uint wMsgFilterMin,
                                   uint wMsgFilterMax,
                                   RemoveMsg wRemoveMsg);

    public struct NativeMessage
        public IntPtr handle;
        public uint msg;
        public IntPtr wParam;
        public IntPtr lParam;
        public uint time;
        public System.Drawing.Point p;

    private enum RemoveMsg : uint
        PM_NOREMOVE = 0x0000,
        PM_REMOVE = 0x0001,
        PM_NOYIELD = 0x0002,

    [DllImport("user32.dll", SetLastError = true)]
    private static extern bool AttachThreadInput(uint idAttach, uint idAttachTo, bool fAttach);

    private static extern uint GetWindowThreadProcessId(IntPtr hWnd, IntPtr processId);

    private static extern uint GetCurrentThreadId();

Now, it is not working for some reason. It always returns that the message queue is empty. Does someone know what I'm doing wrong, or maybe some other way to achieve what I need?

EDIT: About why I need to wait in the first place. If other actions are simulated immediately without pause, I encounter situations when text is entered only partially. E.g. I simulated "abcdefgh" via SendInput when focus is at some text box, and right after that - some mouse click. What I get is "abcde" typed and click after that. If I put Thread.Sleep(100) after SendInput - the problem is not reproducible on my machine, but rarely reproducible on VM with low hardware. So I need more reliable way to wait correct amount of time.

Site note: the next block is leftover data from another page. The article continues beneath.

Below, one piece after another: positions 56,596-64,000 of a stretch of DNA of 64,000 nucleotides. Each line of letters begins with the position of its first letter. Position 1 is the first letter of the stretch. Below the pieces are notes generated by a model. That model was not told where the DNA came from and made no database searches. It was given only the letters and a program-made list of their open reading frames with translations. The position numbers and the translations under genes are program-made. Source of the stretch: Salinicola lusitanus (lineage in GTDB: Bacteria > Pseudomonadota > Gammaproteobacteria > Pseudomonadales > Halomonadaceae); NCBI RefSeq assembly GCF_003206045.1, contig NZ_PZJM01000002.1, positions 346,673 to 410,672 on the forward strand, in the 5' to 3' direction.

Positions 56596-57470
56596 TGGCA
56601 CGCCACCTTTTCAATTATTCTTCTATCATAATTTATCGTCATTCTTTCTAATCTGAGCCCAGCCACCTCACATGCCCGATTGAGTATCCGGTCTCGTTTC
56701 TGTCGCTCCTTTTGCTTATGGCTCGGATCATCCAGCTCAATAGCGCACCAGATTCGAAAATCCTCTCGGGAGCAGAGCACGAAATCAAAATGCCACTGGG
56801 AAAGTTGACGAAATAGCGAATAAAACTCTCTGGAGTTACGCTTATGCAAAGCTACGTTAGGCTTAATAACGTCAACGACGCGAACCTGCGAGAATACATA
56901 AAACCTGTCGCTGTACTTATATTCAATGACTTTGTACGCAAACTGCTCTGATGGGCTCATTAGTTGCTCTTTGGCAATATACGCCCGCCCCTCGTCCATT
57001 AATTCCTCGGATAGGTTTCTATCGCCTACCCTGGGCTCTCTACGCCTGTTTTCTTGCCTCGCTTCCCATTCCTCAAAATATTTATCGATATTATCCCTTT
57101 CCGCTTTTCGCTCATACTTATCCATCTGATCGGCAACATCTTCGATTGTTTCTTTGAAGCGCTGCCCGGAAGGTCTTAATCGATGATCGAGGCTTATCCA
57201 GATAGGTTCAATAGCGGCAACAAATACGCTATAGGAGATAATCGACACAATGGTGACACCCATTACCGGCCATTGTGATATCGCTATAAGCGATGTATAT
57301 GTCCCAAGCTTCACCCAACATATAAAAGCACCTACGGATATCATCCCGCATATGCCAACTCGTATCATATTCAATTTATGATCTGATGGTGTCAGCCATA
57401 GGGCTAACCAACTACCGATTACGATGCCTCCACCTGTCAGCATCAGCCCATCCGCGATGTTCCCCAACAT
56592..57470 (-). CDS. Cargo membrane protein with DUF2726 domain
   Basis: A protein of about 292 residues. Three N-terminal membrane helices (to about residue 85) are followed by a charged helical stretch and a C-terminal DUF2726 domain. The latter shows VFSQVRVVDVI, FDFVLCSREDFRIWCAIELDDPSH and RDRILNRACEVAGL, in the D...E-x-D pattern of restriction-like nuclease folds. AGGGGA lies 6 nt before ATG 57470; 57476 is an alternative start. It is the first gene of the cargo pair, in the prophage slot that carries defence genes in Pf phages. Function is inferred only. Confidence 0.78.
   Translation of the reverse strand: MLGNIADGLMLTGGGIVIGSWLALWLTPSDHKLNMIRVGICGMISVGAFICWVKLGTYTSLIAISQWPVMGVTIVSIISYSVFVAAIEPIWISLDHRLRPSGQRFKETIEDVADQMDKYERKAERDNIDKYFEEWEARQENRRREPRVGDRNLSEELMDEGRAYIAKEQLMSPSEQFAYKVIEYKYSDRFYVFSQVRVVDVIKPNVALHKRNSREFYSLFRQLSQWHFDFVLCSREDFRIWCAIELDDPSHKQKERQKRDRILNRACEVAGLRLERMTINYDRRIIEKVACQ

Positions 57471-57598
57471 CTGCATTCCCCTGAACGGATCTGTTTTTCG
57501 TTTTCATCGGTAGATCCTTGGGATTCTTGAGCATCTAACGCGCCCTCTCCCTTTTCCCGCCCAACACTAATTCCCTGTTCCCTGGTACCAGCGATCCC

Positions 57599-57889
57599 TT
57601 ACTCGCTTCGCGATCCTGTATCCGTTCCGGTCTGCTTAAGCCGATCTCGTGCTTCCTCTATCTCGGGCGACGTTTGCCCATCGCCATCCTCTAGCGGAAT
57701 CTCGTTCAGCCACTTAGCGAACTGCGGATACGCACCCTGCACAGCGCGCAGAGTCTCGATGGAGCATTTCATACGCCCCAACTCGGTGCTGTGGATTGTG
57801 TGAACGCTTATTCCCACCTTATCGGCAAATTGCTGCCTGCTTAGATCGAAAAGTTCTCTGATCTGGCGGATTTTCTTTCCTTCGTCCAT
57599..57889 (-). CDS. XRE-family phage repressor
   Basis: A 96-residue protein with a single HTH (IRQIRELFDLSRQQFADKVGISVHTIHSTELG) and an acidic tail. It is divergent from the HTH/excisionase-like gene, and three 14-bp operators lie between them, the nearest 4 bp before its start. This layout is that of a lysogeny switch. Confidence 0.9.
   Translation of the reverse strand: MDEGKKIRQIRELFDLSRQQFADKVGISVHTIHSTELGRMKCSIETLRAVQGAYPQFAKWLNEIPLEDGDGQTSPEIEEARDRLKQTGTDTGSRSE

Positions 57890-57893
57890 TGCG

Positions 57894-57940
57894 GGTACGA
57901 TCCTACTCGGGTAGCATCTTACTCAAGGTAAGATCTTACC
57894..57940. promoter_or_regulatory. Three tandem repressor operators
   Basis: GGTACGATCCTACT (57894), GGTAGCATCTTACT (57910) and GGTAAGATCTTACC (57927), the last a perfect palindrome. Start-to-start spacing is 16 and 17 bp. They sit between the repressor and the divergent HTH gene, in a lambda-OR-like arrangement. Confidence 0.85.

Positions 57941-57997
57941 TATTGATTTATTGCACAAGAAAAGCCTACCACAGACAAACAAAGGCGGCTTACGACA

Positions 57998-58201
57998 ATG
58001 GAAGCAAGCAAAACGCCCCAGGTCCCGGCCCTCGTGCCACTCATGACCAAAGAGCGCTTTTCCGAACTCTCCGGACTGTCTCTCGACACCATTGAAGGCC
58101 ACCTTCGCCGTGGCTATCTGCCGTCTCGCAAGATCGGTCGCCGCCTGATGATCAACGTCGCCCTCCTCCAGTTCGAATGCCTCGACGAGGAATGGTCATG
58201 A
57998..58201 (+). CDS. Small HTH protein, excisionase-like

My speculation of what might be going on is related to TranslateMessage function:

Translates virtual-key messages into character messages. The character messages are posted to the calling thread's message queue, to be read the next time the thread calls the GetMessage or PeekMessage function.

So, I call SendInput for "abcdefgh" - bunch of input messages posted to the thread queue. Then it starts to process those messages in FIFO order, translating "abcde", and posting messages for each char to queue's tail. Then mouse click is simulated and posted after character messages for "abcde". Then translating finishes, but translated messages for "fgh" happens after the mouse click. And finally app sees "abcde", then click, then "fgh" - obviously going to some wrong place...